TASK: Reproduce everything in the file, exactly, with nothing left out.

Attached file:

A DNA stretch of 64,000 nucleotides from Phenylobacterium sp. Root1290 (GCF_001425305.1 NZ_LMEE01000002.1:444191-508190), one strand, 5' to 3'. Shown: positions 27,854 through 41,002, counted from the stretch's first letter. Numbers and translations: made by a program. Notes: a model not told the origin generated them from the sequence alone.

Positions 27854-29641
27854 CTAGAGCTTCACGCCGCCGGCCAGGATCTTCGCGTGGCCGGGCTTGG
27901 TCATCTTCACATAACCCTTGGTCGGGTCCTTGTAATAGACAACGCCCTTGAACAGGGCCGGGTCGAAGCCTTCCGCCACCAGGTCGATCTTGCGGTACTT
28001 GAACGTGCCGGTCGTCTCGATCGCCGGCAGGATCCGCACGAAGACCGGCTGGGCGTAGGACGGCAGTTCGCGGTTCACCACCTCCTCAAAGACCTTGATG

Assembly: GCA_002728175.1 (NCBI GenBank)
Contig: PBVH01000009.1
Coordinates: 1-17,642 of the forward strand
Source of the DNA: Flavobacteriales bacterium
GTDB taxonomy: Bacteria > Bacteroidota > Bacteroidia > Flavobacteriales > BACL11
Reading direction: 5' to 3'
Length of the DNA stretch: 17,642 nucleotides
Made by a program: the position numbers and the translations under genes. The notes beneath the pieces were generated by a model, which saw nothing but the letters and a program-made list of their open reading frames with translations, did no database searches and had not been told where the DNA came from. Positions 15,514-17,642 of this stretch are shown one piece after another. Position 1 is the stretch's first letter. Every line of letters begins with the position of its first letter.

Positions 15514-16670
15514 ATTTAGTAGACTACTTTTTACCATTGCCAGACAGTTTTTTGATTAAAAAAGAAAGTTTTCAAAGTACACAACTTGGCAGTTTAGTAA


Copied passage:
A DNA stretch of 64,000 nucleotides from Phenylobacterium sp. Root1290 (GCF_001425305.1 NZ_LMEE01000002.1:444191-508190), one strand, 5' to 3'. Shown: positions 27,854 through 41,002, counted from the stretch's first letter. Numbers and translations: made by a program. Notes: a model not told the origin generated them from the sequence alone.

Positions 27854-29641
27854 CTAGAGCTTCACGCCGCCGGCCAGGATCTTCGCGTGGCCGGGCTTGG
27901 TCATCTTCACATAACCCTTGGTCGGGTCCTTGTAATAGACAACGCCCTTGAACAGGGCCGGGTCGAAGCCTTCCGCCACCAGGTCGATCTTGCGGTACTT
28001 GAACGTGCCGGTCGTCTCGATCGCCGGCAGGATCCGCACGAAGACCGGCTGGGCGTAGGACGGCAGTTCGCGGTTCACCACCTCCTCAAAGACCTTGATG

Assembly: GCA_002728175.1 (NCBI GenBank)
Contig: PBVH01000009.1
Coordinates: 1-17,642 of the forward strand
Source of the DNA: Flavobacteriales bacterium
GTDB taxonomy: Bacteria > Bacteroidota > Bacteroidia > Flavobacteriales > BACL11
Reading direction: 5' to 3'
Length of the DNA stretch: 17,642 nucleotides
Made by a program: the position numbers and the translations under genes. The notes beneath the pieces were generated by a model, which saw nothing but the letters and a program-made list of their open reading frames with translations, did no database searches and had not been told where the DNA came from. Positions 15,514-17,642 of this stretch are shown one piece after another. Position 1 is the stretch's first letter. Every line of letters begins with the position of its first letter.

Positions 15514-16670
15514 ATTTAGTAGACTACTTTTTACCATTGCCAGACAGTTTTTTGATTAAAAAAGAAAGTTTTCAAAGTACACAACTTGGCAGTTTAGTAA